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How an Electric Generator Works



How an Electric Generator Works
Reading Level
     edHelper's suggested reading level:   grades 9 to 10
     Flesch-Kincaid grade level:   10.1

Vocabulary
     challenging words:    sine, electro-mechanical, induction, negative, electromagnetic, direct, century, principle, electromagnet, standard, revolution, position, generator, rotor, conductor, mechanical
     content words:    Michael Faraday, Joseph Henry, United States, North America, In European


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How an Electric Generator Works
By Mary Lynn Bushong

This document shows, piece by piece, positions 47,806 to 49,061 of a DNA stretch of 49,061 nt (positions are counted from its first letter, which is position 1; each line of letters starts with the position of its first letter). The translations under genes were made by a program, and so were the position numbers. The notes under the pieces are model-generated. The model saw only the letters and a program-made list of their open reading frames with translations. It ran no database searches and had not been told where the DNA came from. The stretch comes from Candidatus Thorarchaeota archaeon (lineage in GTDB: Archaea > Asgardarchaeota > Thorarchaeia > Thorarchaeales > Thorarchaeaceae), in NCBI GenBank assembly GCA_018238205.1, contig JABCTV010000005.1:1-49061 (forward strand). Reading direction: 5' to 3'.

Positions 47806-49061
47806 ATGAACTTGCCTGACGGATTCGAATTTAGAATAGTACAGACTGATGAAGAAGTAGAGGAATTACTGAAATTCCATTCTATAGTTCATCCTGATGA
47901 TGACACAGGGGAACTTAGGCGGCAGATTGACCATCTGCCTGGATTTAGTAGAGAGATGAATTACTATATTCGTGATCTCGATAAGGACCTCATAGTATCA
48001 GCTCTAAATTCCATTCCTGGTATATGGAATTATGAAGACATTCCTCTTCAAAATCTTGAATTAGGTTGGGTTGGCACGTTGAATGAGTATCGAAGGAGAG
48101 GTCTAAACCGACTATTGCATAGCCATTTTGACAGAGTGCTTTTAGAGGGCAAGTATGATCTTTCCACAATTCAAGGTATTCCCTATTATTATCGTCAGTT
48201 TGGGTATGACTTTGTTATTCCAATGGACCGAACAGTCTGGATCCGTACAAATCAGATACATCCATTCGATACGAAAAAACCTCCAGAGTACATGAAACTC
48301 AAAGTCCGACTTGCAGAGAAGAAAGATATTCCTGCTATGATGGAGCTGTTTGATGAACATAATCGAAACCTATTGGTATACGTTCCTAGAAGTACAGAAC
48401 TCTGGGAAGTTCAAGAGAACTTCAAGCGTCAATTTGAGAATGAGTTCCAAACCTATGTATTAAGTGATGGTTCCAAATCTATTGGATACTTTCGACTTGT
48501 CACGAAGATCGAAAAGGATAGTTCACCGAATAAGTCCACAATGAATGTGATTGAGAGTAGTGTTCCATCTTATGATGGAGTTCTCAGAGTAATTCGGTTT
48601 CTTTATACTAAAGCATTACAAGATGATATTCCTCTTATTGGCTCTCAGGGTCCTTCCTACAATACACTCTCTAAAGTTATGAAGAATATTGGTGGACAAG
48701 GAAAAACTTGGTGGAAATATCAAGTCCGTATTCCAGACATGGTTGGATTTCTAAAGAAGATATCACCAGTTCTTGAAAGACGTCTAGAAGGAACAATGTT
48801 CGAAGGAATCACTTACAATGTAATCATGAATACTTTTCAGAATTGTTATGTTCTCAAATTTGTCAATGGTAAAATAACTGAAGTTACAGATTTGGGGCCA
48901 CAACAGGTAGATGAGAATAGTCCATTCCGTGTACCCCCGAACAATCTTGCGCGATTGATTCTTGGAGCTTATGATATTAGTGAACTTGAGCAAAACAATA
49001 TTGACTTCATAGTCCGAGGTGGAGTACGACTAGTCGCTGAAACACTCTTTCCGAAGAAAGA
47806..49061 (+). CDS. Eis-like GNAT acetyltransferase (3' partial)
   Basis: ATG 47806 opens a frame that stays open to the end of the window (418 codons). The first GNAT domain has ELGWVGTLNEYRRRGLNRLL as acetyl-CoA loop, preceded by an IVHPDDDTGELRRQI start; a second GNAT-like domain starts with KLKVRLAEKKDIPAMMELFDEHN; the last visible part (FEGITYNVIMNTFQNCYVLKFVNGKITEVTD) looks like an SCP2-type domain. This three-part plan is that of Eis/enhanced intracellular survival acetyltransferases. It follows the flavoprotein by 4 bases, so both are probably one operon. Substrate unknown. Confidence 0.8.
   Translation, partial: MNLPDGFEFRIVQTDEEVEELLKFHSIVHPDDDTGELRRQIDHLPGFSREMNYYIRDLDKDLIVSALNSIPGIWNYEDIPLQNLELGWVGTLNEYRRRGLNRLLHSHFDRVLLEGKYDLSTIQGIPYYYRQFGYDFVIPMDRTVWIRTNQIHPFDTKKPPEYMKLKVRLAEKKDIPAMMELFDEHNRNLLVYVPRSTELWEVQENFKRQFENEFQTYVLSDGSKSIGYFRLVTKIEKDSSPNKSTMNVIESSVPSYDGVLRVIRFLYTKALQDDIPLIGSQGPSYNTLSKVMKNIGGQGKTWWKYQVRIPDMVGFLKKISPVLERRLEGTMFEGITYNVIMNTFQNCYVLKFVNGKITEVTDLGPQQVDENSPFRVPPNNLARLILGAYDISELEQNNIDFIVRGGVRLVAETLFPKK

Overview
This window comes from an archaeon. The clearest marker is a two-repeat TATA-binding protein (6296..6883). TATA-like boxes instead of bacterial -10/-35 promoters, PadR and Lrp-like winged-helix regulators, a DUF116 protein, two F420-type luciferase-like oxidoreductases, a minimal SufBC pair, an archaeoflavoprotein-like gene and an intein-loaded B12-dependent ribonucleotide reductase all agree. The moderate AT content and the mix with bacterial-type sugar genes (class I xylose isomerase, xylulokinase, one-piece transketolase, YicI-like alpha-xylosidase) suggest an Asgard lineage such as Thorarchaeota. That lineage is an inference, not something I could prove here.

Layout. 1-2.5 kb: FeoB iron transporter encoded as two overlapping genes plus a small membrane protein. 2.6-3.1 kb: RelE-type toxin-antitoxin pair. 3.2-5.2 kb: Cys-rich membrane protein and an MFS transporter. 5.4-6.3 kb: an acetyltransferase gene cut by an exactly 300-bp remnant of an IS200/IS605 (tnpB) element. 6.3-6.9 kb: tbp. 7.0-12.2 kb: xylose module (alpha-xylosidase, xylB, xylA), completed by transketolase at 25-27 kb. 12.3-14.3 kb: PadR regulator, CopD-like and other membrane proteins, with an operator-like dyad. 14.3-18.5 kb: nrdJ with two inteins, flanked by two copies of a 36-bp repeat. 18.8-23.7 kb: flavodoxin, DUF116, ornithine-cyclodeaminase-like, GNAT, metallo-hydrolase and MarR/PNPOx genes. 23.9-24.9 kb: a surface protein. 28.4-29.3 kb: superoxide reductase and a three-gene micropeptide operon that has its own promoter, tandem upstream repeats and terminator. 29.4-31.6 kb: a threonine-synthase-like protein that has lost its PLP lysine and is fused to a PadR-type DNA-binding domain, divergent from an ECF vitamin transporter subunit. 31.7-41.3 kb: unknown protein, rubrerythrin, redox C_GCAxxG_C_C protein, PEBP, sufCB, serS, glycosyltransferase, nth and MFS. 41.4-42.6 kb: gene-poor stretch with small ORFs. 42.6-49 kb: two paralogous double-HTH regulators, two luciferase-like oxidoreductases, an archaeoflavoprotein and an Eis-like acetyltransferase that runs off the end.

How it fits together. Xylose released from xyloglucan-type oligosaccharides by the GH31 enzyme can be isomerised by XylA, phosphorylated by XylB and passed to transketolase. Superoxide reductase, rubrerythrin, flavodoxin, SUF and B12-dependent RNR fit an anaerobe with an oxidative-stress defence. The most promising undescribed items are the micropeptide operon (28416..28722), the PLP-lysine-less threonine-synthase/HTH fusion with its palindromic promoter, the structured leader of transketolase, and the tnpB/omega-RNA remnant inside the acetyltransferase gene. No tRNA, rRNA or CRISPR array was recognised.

1     Picture shows a late 19th century generator
 
2     Almost everyone uses electricity every day. Most of us just flip a switch and the light turns on or a motor starts running. Where does the electricity come from that makes all of those things work?
 
3     In most cases, electricity is produced in an electro-mechanical device called a generator. A generator is a device that converts mechanical energy into electrical energy. Electricity can be produced or "generated" because of a principle called electromagnetic induction. This principle was discovered by a British and an American scientist. Their names were Michael Faraday and Joseph Henry. The principle states that when an electric conductor, like a copper wire, is moved through a magnetic field, electric current will flow through the conductor. Faraday and Henry also found that when a magnet is moved inside a coil of wire, electric current is generated.

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